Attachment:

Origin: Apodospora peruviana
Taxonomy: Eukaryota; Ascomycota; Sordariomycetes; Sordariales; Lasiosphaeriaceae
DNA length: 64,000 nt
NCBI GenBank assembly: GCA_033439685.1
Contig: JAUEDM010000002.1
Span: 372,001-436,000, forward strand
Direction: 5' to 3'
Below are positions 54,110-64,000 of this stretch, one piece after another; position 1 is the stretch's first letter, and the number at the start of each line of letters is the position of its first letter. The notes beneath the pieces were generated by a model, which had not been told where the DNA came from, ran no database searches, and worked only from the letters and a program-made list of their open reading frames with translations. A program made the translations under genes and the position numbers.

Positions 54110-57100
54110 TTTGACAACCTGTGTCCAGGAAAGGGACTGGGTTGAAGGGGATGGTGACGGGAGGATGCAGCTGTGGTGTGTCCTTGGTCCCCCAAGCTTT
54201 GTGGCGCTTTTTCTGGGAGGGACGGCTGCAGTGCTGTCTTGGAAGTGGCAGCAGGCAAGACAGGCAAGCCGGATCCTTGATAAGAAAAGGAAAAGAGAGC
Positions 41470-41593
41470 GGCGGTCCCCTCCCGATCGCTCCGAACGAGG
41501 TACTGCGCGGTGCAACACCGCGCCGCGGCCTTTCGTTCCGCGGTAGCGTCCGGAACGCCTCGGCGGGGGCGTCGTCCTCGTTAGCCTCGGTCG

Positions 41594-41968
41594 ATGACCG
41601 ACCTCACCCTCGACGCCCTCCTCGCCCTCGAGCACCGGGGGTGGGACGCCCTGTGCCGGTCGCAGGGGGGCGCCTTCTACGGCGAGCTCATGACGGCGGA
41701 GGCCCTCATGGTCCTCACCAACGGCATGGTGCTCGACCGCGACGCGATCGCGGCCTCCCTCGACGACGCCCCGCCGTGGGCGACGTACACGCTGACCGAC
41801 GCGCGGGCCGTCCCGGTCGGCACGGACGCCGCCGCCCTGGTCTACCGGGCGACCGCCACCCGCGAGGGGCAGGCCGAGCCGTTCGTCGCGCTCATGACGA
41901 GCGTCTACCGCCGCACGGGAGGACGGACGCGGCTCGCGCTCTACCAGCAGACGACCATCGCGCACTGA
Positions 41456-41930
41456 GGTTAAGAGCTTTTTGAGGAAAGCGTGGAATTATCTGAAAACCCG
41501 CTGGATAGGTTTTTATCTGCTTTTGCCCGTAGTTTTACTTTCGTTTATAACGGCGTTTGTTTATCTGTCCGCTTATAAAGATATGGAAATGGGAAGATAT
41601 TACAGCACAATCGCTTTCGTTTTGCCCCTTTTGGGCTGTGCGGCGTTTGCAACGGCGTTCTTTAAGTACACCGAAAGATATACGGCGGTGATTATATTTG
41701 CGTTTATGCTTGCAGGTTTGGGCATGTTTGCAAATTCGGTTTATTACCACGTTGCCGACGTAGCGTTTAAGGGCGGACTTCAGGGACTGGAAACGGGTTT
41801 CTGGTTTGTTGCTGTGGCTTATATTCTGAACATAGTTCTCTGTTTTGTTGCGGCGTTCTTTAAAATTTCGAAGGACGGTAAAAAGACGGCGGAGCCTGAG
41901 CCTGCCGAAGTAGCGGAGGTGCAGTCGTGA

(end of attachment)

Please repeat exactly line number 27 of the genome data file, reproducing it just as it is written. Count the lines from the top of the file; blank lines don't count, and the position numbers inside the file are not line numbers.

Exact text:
41901 CCTGCCGAAGTAGCGGAGGTGCAGTCGTGA